Tight slap in return for threat to steal MLAs

Tight slap in return for threat to steal MLAs

 Narendra Modi and Mamata Banerjee have been ratcheting up the rancour

Adlai E Stevenson, during his 1952 Presidential campaign in the United States, said: “I offer my opponents a bargain: if they will stop telling lies about us, I will stop telling the truth about them.” Narendra Modi did not ask for such a bargain when Rahul Gandhi started calling him a ‘chor'. During the campaign, Modi too has come down vehemently on him, referring to his Bofors-accused father, Rajiv Gandhi, as “most corrupt”. But in Bengal, till a couple of months ago, Chief Minister Mamata Banerjee refrained from using the word 'chor' against her bête noire. The political campaign in the state was until then restricted to commonplace political abuses.

But the heat and dust of a harrowing seven-phase election in Bengal has gradually blow off everybody’s restraint. The first provocation came from Modi, who nicknamed the CM “speed breaker Didi”, who ran a party that only engaged in "tolabaazi" (extortion). The Bengal CM reacted by describing Modi as a "dangabaaz", who only knew how to kill people. But things took a turn for the worse when Modi further provoked her by disclosing that she sends him kurtas and sweets. Instantly, the shrewd TMC supremo deciphered the real intention behind his words: Dissuading her strongmen from fighting the BJP by sending a message of entente at the highest level. She immediately disparaged the statement claiming: “Henceforth I’ll send Modi sweets made of soil and I’ll put pebbles inside it, like cashew nuts and raisins in a laddoo, so that he breaks his teeth while trying to eat it.”

Modi too did not let the issue go easily. He responded by introducing a twist to the ladoo tale. Sweets made of Bengal’s soil, the land of Swami Vivekananda and other greats, would be a great blessing for him, he proclaimed at an election rally. He further added that he would be happy if Trinamool Congress (TMC) stopped attacking his party workers and instead sent him the stones. Shortly thereafter, unmindful of the desired restraint expected of a PM, at another rally he claimed that 40 MLAs of the TMC were in touch with him, ready to join the Bharatiya Janata Party (BJP).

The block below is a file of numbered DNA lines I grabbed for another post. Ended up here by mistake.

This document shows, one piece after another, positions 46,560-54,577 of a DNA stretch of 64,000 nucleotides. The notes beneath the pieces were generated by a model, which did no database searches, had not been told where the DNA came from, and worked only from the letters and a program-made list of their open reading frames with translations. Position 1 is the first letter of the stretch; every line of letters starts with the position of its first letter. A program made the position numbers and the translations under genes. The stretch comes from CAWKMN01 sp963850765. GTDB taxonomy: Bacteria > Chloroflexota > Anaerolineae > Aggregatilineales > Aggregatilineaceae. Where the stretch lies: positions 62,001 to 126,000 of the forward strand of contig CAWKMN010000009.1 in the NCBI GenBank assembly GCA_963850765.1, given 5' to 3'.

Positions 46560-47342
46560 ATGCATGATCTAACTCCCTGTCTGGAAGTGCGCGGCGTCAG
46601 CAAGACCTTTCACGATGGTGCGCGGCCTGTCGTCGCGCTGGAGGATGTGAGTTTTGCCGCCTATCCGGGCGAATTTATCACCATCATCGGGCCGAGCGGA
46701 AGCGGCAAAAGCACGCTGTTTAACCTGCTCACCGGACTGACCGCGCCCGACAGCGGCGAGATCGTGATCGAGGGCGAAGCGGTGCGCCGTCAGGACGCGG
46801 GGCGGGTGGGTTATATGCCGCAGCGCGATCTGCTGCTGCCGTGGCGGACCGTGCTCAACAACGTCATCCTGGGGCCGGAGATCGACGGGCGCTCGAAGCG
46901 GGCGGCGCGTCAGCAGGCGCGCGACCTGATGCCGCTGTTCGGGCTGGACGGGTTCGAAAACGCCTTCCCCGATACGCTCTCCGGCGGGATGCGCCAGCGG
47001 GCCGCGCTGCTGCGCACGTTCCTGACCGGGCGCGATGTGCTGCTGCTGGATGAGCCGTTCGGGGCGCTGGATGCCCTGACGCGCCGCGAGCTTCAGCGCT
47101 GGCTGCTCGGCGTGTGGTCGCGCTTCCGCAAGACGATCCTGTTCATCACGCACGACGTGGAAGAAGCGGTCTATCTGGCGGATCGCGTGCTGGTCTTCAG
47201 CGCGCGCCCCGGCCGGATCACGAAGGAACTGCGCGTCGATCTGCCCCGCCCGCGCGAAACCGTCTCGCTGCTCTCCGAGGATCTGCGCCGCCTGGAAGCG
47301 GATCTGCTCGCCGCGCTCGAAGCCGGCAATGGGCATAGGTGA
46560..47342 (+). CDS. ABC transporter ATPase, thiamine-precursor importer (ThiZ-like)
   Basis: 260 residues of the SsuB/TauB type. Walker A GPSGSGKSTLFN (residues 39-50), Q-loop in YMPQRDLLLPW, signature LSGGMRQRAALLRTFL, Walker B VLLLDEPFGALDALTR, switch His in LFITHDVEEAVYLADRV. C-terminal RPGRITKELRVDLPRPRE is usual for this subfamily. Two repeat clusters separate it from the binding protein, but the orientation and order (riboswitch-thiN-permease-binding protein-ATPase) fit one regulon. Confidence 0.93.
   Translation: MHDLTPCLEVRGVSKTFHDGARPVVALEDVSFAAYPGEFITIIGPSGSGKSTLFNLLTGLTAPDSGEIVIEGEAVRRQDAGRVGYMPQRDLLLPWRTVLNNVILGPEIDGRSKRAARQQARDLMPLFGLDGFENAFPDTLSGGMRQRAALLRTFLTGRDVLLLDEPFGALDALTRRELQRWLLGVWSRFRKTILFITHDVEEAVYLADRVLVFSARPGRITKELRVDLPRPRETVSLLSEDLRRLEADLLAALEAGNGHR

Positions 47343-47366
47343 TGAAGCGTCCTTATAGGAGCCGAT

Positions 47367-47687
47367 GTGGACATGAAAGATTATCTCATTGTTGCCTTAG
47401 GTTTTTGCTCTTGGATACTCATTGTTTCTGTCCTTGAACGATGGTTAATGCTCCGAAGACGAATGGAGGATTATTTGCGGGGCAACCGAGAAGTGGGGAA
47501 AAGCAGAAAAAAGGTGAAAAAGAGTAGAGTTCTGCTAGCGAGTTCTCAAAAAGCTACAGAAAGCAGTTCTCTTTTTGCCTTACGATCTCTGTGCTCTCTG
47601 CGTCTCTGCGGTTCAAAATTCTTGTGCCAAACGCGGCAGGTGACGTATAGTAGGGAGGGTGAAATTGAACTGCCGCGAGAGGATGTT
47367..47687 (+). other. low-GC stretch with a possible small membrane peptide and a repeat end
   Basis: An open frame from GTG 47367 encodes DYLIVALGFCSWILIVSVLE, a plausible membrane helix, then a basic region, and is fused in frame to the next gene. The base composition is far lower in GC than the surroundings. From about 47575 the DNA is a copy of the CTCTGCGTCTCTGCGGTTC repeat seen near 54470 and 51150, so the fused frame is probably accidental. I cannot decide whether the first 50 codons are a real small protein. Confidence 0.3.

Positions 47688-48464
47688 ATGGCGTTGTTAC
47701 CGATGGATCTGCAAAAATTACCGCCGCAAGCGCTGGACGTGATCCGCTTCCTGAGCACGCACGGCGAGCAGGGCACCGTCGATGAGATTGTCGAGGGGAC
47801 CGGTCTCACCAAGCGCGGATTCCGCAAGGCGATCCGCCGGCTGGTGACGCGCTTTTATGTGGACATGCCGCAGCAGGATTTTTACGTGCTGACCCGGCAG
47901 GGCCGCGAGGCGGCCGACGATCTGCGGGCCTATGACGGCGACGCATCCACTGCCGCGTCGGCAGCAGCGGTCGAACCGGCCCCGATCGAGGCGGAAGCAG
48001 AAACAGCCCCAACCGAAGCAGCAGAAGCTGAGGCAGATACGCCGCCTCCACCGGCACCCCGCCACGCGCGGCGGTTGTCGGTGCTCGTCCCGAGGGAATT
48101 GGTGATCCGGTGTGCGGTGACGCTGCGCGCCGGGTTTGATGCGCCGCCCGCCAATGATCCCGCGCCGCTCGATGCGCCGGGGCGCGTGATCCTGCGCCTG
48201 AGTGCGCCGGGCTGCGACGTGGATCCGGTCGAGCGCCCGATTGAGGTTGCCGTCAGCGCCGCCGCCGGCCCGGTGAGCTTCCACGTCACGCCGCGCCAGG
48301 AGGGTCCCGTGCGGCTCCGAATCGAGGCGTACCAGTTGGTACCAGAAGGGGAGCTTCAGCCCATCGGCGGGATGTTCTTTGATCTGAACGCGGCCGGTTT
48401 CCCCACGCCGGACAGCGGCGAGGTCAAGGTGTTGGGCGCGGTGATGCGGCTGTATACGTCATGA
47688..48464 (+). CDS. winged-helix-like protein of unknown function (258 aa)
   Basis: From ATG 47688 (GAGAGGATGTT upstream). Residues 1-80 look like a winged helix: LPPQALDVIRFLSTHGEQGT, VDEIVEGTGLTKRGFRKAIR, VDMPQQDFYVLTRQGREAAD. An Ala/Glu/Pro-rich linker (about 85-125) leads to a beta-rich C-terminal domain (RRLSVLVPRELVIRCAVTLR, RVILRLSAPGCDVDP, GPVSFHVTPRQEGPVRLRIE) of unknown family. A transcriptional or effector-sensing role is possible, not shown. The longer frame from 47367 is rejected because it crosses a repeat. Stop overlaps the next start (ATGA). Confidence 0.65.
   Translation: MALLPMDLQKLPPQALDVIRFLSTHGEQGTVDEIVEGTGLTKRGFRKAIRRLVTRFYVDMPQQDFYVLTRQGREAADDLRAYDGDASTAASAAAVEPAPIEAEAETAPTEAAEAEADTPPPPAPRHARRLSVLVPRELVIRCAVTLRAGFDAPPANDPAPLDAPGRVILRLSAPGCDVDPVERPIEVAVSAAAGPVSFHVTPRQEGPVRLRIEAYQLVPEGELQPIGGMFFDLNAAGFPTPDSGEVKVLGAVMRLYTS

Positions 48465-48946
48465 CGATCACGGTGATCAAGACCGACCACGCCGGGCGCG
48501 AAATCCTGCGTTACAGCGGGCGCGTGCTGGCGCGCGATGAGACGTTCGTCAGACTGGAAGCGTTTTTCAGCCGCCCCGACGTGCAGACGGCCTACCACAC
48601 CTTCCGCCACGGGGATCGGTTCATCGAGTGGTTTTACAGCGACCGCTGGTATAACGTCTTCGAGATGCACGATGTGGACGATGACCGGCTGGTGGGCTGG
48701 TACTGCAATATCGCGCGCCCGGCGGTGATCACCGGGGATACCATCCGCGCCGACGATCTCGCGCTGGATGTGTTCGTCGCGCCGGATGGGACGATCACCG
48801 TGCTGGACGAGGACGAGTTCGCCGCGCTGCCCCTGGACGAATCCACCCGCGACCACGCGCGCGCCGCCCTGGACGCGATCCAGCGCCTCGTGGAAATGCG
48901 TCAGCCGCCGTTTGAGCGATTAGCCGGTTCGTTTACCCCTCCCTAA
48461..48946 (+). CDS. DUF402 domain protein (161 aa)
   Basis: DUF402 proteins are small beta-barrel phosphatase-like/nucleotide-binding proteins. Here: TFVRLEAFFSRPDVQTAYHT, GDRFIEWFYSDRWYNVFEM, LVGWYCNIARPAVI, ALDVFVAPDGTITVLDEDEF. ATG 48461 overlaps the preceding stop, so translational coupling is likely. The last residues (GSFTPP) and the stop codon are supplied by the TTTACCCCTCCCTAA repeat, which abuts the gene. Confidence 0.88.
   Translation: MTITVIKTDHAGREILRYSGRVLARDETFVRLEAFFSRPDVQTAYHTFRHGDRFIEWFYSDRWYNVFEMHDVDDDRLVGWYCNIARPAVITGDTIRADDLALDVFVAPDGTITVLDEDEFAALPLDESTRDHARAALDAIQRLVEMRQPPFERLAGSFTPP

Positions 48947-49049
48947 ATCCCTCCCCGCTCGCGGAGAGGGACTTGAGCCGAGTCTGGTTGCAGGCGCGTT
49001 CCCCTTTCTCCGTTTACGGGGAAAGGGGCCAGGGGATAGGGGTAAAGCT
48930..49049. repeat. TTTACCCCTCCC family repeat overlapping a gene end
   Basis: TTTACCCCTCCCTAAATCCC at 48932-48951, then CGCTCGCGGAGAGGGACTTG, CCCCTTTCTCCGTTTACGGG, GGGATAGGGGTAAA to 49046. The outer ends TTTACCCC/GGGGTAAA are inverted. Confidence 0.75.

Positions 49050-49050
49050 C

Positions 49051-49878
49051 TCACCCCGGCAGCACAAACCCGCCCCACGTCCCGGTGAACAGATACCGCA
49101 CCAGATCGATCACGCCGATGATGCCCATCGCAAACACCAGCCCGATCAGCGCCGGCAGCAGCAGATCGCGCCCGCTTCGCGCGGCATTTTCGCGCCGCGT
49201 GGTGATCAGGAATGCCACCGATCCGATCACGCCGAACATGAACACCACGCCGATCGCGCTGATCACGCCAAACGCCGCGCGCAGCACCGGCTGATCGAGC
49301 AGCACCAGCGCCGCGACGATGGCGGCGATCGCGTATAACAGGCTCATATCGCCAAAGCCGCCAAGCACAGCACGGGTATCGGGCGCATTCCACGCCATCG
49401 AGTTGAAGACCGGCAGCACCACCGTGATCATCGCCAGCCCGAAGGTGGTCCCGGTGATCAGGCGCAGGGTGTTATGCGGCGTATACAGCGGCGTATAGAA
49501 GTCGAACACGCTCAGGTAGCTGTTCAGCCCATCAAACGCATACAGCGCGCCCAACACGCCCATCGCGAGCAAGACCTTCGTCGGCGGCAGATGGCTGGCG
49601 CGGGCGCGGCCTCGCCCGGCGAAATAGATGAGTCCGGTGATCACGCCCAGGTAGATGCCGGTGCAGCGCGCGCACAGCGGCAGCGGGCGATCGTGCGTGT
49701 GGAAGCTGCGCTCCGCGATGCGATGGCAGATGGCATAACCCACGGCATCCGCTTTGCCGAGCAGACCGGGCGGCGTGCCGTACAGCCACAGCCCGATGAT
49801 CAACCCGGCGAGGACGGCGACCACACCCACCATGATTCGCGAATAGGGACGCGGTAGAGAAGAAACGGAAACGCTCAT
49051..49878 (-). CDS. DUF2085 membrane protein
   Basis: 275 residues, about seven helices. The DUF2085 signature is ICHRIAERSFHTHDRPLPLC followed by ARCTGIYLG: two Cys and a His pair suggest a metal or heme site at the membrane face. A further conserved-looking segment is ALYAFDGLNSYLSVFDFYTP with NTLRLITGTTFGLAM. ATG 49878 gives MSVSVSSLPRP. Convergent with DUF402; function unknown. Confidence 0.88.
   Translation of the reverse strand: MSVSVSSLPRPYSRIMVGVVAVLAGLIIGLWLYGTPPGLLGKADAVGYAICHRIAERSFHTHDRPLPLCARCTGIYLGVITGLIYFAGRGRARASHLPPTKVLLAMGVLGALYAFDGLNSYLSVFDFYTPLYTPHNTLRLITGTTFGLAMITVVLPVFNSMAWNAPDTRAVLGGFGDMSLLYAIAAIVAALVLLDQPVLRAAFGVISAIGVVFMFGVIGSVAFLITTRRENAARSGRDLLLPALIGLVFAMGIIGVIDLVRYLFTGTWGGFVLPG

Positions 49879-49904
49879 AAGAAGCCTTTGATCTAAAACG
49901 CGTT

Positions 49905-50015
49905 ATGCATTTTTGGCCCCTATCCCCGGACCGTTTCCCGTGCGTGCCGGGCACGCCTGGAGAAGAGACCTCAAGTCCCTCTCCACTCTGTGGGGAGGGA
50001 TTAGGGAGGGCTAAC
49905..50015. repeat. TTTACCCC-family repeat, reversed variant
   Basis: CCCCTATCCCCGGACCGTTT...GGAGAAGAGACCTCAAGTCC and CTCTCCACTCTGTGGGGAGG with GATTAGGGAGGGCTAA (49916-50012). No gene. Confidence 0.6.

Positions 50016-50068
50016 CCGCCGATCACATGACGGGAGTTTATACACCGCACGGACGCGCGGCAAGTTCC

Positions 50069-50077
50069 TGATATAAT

It made Mamata Banerjee furious. So far she was the boss of Bengal. She had appropriated quite a few Left and Congress MLAs in the past. A few weeks before the notification of the election, prominent Congress MP Mausam Noor too had joined the TMC. But, initiating a reverse trend, two sitting MPs of her party had joined the BJP just before the polls. Mamata knew the PM was now trying to steal ‘the masculinity factor’ from her by threatening to break her party. She had two options before her: Either to play the victim card, or to display to the people that she was much stronger than the BJP.

Already under pressure, as talks of an undercurrent in favour of the BJP were being reported from constituencies where five years ago BJP got 15 per cent or less votes, she overstepped the line in response. First, she reacted vehemently to people chanting ‘Jai Shri Ram’ on seeing her during a roadshow. Amit Shah, the BJP president, immediately made it an issue. Meanwhile, Modi continued to be unrelenting in exhibiting his brand of masculine politics. Speaking at a meeting in Bengal’s tribal belt, he claimed the TMC would get less than 10 (out of 42) seats in Bengal.

Now shedding all hesitation, Mamata Banerjee decided to portray herself as stronger than Modi. On the same day, she claimed if it was any other state, people would have grabbed Modi by the neck and thrown him out. The following day she said in a meeting in the same tribal belt where the PM had earlier spoken: “When Modi comes to Bengal and dubs Trinamool as tolabaaz, what comes to mind is to give him a tight democratic slap.”

Nobody knows whether in the remaining ten days of campaign the bar will be lowered any further, and whether the heat will finally fire up the lower level workers. So far, this year’s poll campaign in Bengal has remained much less violent with just one death even after polling ended in 25 constituencies. In 2014, violence (on the poll day and 48 hours before and after polling) claimed seven lives. In 2009, the figure stood at 11. This year, not much major pre or post-poll violence has been reported so far. Whether the trend will continue, or the recklessness of the leaders will vitiate the atmosphere in last two phases, when 17 constituencies go to polls, is yet to be seen.

However, this ratcheting up of rancour between Mamata Banerjee and Narendra Modi raises the question how they will work together if the latter comes back as PM. After Cyclone Fani hit Bengal, Mamata said she had refused to answer the PM’s call as she no longer recognised him as the PM! It reveals that her exasperation has got the better of her political shrewdness. Her frayed nerves would, however, be soothed if she retains at least two-thirds of the seats (28). That would not be considered too major a loss for her party that bagged 34 seats in 2014. Perhaps that would ease much of the strain apparent at this moment. However, if her tally comes down to about half of the total seats or less, it will probably be a total war in Bengal.

(Diptendra Raychaudhuri is a Kolkata-based journalist and author of books including, A Naxal Story. He is a deputy editor at the Bengali daily, Aajkal)

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